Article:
Defendants also point to two prior First Circuit opinions in which we held that the Personnel and General Services Officer in the Ombudsman's Office and the Regional Director of the Puerto Rico General Services Administration were subject to political dismissal. See Duriex-Gauthier v. Lopez-Nieves, 274 F.3d 4 (1st Cir.2001); Roman Melendez v. Inclan, 826 F.2d 130 (1st Cir.1987). Both cases are distinguishable because the jobs were classified as “trust” positions, and involved supervision of large numbers of employees, discretionary provision of government services, and/or representation of the agency before the public and other agencies.
But, weighing in defendants' favor, the job titles are similar, and in Roman Melendez we noted that “in every case concerning regional directors of government agencies in Puerto Rico, we have concluded, at least for purposes of qualified immunity, that a regional director was, in fact, a policymaker.” 826 F.2d at 134. Those reading our past decisions like Duriex-Gauthier could reasonably have believed that in general, middle managers with impressive sounding titles and duties were generally outside the protected category.
The district court's own contrary decision rests significantly on a possible ambiguity in our own case law, which we now repair. Some of our precedents may suggest that even if an official has significant policymaking responsibility, he is still protected unless it is also established that the policy judgments are those for which “partisan” political motivations or judgments are appropriate, e.g., Jimenez Fuentes, 807 F.2d at 241-42; by contrast, other language from our case law indicates that involvement in policy or matters implicating political disagreement is sufficient. E.g., Flynn, 140 F.3d at 46; see also Tomczak v. City of Chicago, 765 F.2d 633, 641 (7th Cir.1985).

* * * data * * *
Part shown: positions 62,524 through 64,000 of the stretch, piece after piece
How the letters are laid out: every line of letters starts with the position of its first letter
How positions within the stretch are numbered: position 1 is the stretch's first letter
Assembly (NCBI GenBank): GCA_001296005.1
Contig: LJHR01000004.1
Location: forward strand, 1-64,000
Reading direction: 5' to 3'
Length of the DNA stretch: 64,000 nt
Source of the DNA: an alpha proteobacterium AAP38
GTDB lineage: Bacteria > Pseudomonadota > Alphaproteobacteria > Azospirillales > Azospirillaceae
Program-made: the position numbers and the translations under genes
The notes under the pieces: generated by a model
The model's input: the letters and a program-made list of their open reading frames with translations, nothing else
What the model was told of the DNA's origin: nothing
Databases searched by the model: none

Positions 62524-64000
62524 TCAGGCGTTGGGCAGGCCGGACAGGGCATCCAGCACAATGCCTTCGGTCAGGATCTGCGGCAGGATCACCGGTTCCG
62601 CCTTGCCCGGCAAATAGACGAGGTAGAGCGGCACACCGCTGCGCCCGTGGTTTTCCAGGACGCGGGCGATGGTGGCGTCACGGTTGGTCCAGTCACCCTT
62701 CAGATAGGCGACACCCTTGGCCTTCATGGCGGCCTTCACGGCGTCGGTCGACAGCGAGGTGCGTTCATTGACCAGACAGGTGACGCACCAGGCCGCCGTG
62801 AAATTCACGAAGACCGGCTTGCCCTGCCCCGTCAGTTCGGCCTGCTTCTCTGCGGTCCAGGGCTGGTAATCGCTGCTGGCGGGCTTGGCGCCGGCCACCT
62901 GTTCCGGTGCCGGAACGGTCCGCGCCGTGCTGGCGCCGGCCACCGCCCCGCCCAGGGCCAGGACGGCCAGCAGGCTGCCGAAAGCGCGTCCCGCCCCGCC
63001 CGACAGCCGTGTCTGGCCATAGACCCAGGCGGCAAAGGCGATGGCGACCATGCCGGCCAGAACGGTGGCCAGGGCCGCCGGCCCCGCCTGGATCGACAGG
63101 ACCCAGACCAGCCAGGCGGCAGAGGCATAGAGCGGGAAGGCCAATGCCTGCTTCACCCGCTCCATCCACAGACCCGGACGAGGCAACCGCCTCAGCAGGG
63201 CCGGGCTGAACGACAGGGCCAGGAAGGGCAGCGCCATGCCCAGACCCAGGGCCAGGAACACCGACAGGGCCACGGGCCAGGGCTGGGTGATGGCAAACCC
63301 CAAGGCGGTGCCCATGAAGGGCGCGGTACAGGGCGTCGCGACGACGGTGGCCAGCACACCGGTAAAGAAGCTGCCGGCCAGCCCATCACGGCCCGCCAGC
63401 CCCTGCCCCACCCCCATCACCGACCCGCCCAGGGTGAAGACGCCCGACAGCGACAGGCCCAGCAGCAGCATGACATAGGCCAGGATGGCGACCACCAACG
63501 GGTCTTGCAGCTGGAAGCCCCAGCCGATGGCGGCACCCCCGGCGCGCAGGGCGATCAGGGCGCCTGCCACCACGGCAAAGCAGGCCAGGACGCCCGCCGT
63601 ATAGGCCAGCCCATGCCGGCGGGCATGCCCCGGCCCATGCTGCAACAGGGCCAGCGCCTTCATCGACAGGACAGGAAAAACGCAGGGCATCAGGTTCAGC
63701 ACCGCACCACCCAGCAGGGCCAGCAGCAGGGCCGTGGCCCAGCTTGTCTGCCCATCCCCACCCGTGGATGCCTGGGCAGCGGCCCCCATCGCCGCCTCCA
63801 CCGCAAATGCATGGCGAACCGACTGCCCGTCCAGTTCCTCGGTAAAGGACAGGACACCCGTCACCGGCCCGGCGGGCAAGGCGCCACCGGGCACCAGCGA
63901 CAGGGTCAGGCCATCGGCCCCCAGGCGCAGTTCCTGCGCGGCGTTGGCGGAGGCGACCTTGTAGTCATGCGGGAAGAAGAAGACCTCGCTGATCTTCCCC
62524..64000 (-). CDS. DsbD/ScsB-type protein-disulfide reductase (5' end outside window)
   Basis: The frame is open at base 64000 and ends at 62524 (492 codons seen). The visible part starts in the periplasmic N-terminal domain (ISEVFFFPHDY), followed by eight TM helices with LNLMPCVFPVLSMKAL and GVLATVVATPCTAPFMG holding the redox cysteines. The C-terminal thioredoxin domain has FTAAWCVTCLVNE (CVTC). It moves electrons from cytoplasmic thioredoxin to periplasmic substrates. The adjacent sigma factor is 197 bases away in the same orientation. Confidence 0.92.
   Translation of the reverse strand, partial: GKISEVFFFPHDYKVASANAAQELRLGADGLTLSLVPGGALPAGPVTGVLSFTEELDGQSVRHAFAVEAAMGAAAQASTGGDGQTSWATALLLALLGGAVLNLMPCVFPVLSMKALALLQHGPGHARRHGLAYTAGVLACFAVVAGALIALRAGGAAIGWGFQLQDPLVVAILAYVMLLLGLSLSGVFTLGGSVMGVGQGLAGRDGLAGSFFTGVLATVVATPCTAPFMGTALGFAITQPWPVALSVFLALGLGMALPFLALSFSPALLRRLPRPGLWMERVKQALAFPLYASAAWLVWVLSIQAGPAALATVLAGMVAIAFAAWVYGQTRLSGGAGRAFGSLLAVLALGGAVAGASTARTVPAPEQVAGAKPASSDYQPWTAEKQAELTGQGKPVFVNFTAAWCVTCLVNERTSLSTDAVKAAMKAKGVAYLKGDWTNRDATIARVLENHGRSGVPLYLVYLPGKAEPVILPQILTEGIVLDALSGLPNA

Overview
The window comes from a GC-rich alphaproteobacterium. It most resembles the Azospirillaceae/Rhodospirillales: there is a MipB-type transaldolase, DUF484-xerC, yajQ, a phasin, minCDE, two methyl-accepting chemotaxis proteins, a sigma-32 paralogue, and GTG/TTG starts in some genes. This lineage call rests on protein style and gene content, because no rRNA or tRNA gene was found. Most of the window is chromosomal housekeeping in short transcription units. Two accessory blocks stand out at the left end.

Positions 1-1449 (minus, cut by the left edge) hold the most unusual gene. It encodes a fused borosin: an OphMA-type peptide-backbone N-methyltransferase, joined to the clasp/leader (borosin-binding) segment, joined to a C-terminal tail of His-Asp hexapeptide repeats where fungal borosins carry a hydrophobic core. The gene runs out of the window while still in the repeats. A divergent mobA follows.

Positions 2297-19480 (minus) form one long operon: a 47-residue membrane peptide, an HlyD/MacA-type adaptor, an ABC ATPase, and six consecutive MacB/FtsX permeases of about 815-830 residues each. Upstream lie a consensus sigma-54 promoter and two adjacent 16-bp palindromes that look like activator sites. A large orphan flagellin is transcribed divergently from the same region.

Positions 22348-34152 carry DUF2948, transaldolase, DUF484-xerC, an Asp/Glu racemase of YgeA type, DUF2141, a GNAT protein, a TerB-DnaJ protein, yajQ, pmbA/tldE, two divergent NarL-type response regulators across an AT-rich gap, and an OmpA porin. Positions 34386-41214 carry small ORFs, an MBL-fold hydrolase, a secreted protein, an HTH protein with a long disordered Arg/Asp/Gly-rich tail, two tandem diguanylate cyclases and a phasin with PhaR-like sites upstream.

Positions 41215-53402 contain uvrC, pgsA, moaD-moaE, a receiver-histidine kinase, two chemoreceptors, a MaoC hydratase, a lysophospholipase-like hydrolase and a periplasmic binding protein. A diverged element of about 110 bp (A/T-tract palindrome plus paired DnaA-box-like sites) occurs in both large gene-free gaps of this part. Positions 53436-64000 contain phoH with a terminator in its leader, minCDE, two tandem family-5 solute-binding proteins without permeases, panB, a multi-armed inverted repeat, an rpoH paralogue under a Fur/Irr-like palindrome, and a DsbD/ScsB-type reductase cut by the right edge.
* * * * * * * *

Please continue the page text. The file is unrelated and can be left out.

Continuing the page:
It is conceivable that there are rare cases where the distinction might matter-say, a high official whose duties were nonetheless entirely technical. Jimenez Fuentes, 807 F.2d at 240. But for the most part policymaking is in the nature of things the basis for preserving the right of the democratic political process to operate; civil service protections can be afforded by statute but the Constitution does not require them. The reference to “partisan” politics comes from Branti but it is far from clear that it comprised a separate test. 445 U.S. at 519, 100 S.Ct. 1287.
And for his part, plaintiff has not cited any analogous First Circuit cases that would have put defendants on notice of jeopardy. Given past precedent, we cannot say it was clearly established that Lopez, a director of a significant unit within the Puerto Rico National Guard, was insulated from political dismissal. Accordingly, while Lopez may seek injunctive relief for his termination, he may not obtain monetary relief from the individual defendants in their personal capacities.